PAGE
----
St. Luke's Health System in Boise, Idaho, will require its employees to be vaccinated against COVID-19, according to a memo sent to employees July 8 from Chris Roth, president and CEO of the health system. St. Luke's will require all employees, providers, volunteers and contractors to receive their first vaccine dose by Sept. 1.
Mercy in St. Louis will require its 40,000 employees across 44 hospitals and healthcare facilities to receive the COVID-19 vaccine, health system officials said on July 7. All employees will be required to be vaccinated by Sept. 30.
University Hospital in Newark, N.J. will require all of its employees to be vaccinated, according to a June 30 report.
Yale New Haven (Conn.) Health officials said in a June 30 press conference that all health system employees will be mandated to get the vaccine, however, the deadline is still being determined.
Connecticut Children's Medical Center in Hartford will require all employees to be fully vaccinated against COVID-19. The hospitals' CEO and president, Jim Shmerling, PhD, said hospital employees will have until Sept. 30 to get vaccinated, according to a June 29 letter to employees.
Henry Ford Health System in Detroit, which employs more than 33,000 people, said June 29 it will require its workforce to be vaccinated, effective Sept. 10. The requirement applies to team members, students, volunteers and contractors.
SSM Health in St. Louis said June 28 it will require its nearly 40,000 employees, providers and volunteers to be fully vaccinated by late September. Team members can request a medical or religious exemption.
Medical University of South Carolina Health employees were provided a final deadline of June 30 to be vaccinated, or to obtain a medical or religious exemption, as part of the Charleston-based health system's mandate. The health system fired five out of about 17,000 employees for noncompliance.
Mass General Brigham will require employees to be vaccinated, the Boston-based health system said June 24. The requirement will apply to Mass General Brigham's 80,000 employees once one of the three vaccines being distributed in the U.S. is fully approved by the FDA. The health system said employees will be able to request exemption if they are pregnant or intend to become pregnant. Employees may also request an exemption for medical and religious reasons. A deadline for the mandate will be determined after FDA approval.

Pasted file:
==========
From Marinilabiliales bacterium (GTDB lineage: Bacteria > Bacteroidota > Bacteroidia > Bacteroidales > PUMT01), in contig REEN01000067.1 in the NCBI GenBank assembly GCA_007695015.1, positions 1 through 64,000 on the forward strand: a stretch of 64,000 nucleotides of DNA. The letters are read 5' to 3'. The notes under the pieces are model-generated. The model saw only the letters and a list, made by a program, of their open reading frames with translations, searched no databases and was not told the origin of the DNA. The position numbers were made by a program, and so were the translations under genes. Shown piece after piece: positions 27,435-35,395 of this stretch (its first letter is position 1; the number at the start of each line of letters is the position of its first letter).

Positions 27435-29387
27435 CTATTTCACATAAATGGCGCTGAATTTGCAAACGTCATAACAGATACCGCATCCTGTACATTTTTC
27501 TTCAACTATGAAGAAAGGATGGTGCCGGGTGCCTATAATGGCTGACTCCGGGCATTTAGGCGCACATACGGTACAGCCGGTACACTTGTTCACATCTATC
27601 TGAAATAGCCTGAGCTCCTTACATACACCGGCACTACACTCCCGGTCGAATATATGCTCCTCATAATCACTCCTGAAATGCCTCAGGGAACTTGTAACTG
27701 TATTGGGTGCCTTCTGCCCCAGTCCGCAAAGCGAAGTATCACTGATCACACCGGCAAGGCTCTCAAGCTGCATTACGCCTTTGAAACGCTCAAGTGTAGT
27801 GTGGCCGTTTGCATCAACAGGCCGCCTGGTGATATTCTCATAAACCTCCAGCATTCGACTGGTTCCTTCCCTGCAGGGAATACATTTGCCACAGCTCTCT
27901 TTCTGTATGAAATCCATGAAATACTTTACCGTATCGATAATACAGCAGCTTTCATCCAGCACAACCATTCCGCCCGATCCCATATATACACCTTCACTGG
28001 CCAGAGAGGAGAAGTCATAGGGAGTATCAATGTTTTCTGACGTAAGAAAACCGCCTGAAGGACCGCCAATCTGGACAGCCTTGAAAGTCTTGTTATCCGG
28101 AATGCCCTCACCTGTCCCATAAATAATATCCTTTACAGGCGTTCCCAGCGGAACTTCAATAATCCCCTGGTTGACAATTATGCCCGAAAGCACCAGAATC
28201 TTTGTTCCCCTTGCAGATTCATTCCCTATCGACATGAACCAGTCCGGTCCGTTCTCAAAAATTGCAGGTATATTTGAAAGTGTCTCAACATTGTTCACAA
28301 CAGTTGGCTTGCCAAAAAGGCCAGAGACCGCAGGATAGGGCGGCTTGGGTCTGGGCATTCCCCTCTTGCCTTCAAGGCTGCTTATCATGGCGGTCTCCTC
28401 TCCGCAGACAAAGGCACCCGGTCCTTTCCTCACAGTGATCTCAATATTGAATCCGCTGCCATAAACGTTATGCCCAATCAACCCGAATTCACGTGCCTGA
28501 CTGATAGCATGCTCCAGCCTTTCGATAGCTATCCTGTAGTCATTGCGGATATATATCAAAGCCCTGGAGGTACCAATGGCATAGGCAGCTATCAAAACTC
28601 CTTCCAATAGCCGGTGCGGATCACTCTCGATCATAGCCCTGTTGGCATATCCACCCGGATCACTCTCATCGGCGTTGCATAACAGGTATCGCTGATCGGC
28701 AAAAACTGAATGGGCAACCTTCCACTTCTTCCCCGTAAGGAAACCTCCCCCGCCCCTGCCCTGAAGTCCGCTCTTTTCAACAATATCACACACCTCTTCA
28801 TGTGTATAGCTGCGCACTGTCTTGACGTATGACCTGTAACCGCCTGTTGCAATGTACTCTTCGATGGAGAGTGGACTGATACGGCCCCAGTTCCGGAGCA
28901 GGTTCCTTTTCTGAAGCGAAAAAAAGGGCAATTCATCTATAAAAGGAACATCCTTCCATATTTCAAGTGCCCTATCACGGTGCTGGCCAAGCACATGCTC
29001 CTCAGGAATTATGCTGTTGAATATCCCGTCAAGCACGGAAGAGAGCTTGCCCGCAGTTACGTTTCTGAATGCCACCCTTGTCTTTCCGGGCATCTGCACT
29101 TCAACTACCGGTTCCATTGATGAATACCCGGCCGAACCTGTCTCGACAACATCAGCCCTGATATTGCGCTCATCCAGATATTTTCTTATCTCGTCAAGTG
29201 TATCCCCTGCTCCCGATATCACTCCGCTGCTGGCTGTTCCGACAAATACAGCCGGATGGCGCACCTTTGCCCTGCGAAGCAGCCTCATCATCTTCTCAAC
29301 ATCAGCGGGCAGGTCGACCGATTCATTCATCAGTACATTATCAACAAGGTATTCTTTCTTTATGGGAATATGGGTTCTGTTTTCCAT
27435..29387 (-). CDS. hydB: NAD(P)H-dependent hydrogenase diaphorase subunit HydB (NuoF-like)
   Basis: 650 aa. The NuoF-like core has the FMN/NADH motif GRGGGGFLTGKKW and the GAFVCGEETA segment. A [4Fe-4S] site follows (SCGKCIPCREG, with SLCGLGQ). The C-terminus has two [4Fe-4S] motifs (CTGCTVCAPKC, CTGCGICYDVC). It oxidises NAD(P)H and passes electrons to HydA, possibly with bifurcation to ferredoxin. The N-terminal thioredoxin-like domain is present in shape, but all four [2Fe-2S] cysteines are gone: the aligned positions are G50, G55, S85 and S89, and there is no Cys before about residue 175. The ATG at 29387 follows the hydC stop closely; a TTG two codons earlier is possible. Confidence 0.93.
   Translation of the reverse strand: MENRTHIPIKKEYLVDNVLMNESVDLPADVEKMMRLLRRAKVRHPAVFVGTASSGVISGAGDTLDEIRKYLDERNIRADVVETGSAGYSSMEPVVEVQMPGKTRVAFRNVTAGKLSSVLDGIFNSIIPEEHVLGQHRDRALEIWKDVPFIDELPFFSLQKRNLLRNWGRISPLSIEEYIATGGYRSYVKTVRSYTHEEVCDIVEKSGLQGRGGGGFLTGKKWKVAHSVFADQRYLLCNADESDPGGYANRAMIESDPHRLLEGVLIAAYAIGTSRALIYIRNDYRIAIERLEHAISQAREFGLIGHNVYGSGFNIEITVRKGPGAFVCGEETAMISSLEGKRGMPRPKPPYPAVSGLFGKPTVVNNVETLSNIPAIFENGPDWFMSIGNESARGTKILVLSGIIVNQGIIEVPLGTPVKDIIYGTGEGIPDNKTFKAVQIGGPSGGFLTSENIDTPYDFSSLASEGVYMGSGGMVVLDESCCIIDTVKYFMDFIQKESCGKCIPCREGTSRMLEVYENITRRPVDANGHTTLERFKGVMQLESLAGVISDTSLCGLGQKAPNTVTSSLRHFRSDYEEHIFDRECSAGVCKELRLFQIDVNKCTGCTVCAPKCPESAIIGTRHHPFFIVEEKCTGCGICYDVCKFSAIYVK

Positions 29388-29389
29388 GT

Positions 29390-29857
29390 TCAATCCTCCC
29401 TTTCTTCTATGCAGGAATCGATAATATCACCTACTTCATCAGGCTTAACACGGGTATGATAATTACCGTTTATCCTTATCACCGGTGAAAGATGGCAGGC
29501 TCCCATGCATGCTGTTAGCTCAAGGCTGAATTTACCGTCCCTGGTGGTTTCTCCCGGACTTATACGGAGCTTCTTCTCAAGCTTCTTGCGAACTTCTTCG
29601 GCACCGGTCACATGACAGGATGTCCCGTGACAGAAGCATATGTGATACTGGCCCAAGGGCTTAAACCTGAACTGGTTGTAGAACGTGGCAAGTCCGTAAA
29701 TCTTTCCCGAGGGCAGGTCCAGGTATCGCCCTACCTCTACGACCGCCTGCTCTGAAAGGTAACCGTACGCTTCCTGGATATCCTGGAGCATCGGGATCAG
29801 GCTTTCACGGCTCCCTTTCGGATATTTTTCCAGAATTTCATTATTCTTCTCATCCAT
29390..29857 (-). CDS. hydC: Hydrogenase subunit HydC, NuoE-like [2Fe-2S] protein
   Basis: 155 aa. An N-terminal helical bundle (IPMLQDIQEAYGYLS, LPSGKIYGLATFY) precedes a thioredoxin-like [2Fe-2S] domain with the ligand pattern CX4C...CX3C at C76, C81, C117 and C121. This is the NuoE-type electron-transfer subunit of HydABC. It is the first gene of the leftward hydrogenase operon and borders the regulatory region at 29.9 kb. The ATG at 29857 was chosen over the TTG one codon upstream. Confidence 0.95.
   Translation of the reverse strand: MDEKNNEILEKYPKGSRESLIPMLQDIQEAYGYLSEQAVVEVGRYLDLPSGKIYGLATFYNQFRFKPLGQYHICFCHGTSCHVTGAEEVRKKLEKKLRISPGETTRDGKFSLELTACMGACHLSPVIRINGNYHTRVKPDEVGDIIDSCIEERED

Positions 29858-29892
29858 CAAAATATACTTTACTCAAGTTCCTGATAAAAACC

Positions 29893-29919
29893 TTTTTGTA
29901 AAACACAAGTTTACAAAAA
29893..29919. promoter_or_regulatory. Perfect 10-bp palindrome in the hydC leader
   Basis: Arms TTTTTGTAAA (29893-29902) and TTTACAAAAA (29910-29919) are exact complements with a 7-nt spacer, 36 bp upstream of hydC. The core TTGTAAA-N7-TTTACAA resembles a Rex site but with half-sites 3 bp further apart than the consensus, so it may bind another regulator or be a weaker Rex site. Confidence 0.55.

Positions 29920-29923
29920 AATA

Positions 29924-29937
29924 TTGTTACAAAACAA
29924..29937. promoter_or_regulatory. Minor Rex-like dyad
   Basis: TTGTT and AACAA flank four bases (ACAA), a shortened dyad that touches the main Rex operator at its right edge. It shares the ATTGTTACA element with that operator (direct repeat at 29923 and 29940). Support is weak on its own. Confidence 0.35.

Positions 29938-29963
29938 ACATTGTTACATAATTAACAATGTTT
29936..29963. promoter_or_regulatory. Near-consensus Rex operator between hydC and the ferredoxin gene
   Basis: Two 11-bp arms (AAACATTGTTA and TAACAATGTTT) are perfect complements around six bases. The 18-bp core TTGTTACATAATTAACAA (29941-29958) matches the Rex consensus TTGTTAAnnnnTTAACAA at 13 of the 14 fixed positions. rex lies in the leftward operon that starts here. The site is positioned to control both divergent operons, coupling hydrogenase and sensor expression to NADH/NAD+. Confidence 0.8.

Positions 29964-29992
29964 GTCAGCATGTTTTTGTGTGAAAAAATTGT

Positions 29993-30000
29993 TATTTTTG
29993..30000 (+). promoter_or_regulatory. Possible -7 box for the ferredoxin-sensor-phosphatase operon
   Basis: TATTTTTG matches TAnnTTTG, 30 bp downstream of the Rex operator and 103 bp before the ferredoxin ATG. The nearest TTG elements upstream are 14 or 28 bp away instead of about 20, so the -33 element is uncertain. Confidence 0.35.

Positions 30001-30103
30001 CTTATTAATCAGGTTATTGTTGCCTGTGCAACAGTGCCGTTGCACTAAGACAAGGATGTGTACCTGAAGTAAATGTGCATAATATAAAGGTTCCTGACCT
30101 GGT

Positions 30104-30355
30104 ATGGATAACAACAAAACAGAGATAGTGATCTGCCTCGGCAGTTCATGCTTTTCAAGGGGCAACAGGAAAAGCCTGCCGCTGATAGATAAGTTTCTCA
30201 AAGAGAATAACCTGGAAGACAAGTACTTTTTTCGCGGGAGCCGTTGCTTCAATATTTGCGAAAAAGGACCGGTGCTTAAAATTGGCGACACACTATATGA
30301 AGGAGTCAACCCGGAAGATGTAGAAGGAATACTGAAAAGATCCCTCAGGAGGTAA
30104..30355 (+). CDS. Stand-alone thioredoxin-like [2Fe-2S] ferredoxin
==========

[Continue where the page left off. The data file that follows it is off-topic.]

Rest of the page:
Beth Israel Lahey Health in Cambridge, Mass., said June 24 it plans to require all physicians and staff to be vaccinated against COVID-19 and the flu as a condition of employment. Flu vaccination will be required later this year, and COVID-19 vaccination for employees will be required after one of the vaccines is fully approved by the FDA.
Wellforce in Burlington, Mass., which includes Boston-based Tufts Medical Center, will require vaccination for employees, the system said June 24. The requirement takes effect after full FDA approval of one of the vaccines, which is expected later this year.
Dana-Farber Cancer Institute in Boston said it will require employees to be vaccinated, The Boston Globe reported June 24. Dana-Farber will wait until after the FDA fully approves a vaccine.
The Connecticut Hospital Association said June 24 it has adopted a consensus, statewide policy reflecting a commitment by the state's hospitals and health systems to implement mandatory vaccination for employees and clinical staff. The association will develop best practices for implementation.
Meritus Health in Hagerstown, Md., said June 16 it will require vaccination for employees. The requirement applies to employees, medical staff members, volunteers, contractors and partners. As of Aug. 1, new employees must be vaccinated before starting work, the health system said. And as of Sept. 1, all employees, medical staff, volunteers, contractors and partners must be vaccinated or will need to be tested every 14 days. Meritus Health is providing medical and religious exemptions.